What is neck or cervical spine pain?

Neck pain can come from several different parts of the neck, including the muscles, cervical spine bones or joints, discs, or nerves. Causes of neck pain include prolonged poor postures or neck muscle strain, whiplash injury, old age associated cervical spine arthritis, spinal disc problems, or a pinched nerve.

Whiplash is one type of neck injury that can occur during a trauma such as a car collision or fall in which your head suddenly moves backwards then forwards. This extreme of motion can stretch neck muscles beyond their usual function and be associated with neck pain.

Where does it hurt? What can you not do?

Neck pain is usually localized to the back of the neck. The pain can sometimes also include the back of the head with headaches or include the upper shoulder and back muscles. The pain may be continuous or intermittent. Typically it is best to avoid activities that worsen the neck pain, which might include turning your head all the way one direction, prolonged poor postures, or jarring exercises.

When to seek Immediate Medical Attention

The neck pain may require more urgent medical attention if it is associated with new bowel or bladder problems, sudden onset of weakness, abnormal or loss of feeling in the arms or legs, or is associated with a trauma or a fall. Also be sure to see a doctor if you have a history of cancer, have neck pain that wakes you from sleeping, or pain that is associated with fevers or unexplained weight loss.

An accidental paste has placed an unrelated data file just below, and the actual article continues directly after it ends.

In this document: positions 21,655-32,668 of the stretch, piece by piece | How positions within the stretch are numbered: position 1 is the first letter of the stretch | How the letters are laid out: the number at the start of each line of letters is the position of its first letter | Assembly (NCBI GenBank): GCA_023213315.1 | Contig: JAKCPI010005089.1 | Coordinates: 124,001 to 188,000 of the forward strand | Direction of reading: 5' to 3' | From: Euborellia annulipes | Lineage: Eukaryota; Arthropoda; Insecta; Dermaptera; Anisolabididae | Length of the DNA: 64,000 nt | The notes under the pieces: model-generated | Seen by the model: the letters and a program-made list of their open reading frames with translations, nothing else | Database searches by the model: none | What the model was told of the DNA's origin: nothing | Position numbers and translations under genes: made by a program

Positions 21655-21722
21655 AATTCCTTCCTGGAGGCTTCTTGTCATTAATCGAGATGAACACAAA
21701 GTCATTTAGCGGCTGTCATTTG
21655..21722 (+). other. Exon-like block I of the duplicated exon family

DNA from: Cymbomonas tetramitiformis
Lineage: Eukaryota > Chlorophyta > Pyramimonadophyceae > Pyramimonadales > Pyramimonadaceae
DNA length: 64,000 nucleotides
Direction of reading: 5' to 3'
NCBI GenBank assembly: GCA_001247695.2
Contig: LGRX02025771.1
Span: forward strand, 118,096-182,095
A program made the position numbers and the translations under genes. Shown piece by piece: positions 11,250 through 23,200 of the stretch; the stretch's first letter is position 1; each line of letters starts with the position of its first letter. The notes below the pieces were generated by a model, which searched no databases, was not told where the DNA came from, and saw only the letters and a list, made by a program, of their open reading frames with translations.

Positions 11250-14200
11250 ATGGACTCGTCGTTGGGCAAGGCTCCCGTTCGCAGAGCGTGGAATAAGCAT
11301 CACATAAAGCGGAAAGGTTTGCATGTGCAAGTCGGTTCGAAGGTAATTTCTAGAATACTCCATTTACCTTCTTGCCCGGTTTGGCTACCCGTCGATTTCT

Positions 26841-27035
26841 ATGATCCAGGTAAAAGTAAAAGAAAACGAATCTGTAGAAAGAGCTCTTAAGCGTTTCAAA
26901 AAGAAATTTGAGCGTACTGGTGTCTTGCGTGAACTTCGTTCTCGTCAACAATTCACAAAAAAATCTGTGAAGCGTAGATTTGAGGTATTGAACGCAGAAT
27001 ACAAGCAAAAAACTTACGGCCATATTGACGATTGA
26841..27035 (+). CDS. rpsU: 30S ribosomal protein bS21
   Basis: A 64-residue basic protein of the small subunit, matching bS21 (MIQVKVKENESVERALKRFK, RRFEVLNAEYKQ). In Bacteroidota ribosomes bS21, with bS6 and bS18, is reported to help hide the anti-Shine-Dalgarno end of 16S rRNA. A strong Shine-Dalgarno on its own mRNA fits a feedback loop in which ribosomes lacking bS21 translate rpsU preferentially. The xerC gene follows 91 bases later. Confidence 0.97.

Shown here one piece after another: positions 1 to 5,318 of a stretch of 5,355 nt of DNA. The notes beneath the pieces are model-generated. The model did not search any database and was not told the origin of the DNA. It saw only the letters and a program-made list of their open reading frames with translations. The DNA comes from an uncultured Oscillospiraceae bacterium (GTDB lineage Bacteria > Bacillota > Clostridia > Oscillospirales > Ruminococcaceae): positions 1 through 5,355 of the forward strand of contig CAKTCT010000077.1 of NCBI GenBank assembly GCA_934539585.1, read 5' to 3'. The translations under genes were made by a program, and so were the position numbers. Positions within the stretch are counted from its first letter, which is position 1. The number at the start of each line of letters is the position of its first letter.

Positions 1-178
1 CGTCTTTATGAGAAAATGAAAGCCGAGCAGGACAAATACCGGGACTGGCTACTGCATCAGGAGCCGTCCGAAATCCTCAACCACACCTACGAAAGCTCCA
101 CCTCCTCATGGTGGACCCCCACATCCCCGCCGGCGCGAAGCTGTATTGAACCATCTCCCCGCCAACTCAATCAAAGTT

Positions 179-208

What can you do?

You can try applying an ice or heat pack to the painful muscles or take over-the-counter pain relievers on an as needed basis. Try to be aware of the neck postures and positions that worsen the pain and avoid them.

What can we do to help you?

Your doctor might order a cervical spine x-ray, MRI, or other imaging, if you had trauma, other concerning symptoms, or if the neck pain is not improving with conservative treatments. Not all causes of neck pain require imaging. If the pain persists, pain medications and physical therapy may be helpful. Physical therapy may include teaching you how to stretch and strengthen the neck muscles and scapular muscles (muscles of the shoulder blade), improve neck range of motion, and improve posture and workstation ergonomics.

Exercises for cervical spine